ITHACA, N.Y.—A group of Ithaca College alumni are rallying around any faculty members who have lost their jobs as a result of the school’s downsizing, having raised almost $3,000 so far to help support those who were impacted as part of the IC Alumni Action and Worker Support Fund.

The effort, stemming at least in part from the grassroots group IC Alumni Against Austerity, began over the last several months as the school advanced its Academic Program Prioritization. That resulted in the elimination of hundreds of positions, some of which were staffed and some of which weren’t, something the school has characterized as a necessary evil to secure its financial stability going forward. The tumult seemed to culminate in President Shirley Collado’s announcement that she is leaving the school at the end of 2021.

In the wake of those announcements, people like Samantha DiFalco, a recent graduate of Ithaca College, began to organize. Though that has taken a variety of different forms, DiFalco’s took the shape of a fundraising effort aimed at creating a softer landing for those who had lost their jobs as a result of the school’s belt-tightening. Their effort started in January 2021, and includes a smaller subset of the Ithaca College Alumni Against Austerity group.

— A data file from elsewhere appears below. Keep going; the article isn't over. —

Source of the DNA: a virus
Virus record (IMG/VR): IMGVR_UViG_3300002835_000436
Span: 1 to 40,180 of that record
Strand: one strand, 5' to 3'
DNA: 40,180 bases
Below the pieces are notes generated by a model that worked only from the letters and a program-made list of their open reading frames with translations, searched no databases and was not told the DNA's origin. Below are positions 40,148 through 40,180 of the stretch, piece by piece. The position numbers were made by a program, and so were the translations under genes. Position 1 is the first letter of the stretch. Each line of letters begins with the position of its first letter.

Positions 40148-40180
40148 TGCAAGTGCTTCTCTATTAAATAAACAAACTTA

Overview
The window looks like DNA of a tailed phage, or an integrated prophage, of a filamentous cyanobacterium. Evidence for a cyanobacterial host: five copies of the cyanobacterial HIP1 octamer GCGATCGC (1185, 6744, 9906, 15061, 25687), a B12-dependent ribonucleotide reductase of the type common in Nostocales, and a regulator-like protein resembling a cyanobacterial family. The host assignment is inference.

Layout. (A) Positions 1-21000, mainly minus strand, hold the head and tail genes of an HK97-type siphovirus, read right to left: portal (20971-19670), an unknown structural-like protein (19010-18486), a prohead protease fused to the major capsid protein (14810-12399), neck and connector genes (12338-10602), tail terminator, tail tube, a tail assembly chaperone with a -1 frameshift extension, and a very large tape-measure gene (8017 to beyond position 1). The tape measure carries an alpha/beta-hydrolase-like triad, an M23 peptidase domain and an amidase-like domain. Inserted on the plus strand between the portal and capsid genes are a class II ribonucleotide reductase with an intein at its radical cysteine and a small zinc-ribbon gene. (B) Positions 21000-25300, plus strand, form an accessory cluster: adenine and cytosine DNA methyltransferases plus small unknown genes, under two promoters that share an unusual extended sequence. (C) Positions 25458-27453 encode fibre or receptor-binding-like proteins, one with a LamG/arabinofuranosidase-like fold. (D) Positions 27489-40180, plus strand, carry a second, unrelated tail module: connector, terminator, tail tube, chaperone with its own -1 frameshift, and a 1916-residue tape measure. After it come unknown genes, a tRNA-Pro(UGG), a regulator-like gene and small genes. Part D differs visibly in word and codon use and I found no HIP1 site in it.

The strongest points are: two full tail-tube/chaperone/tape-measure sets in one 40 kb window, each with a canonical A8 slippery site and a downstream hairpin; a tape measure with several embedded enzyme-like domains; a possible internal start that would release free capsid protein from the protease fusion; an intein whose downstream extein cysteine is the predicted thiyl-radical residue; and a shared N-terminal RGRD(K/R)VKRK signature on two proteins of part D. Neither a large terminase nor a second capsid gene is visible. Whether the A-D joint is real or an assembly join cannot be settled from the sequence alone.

The group has already begun to disburse the funds to former IC workers who signed onto a self-identifying Google spreadsheet, and DiFalco said they will continue to do so as the fundraising goes on.

“We wanted a way to support them, and with alumni constantly being asked for donations, me and many others feel like we don’t want to contribute to IC,” she said. “You start to think, ‘Well, where has the money actually gone?’ […] And you don’t want to support if our departments are gone.”

There has been a fairly wide swath of participation in the fundraising, DiFalco said. While she was in the Class of 2018, she said other participants have graduated from IC as far back as the mid-2000s and as recently as 2019 and 2020.

There are no strings attached to the money, DiFalco said—it is meant solely to help those from IC who lost their income or had it cut significantly for whatever reason. Even as graduates, DiFalco said that the connections the students had made with the school’s faculty members fueled their desires to stay involved and help, even as Ithaca College’s decisions disillusioned them.

The process of distributing the funds has already begun, and impacted workers can apply for money through a Google form. In July, DiFalco said the fundraising could continue into the future as the group monitors demand and need among applicants.

“We’re already doing outreach to affected faculty members and staff members,” DiFalco said. “We’ll continue to do that to distribute the funds, and do another fundraising push if we need to do more to support the workers.”

Matt Butler

Matt Butler is the Education & Public Health Reporter at the Ithaca Voice. He can be reached by email at mbutler@ithacavoice.com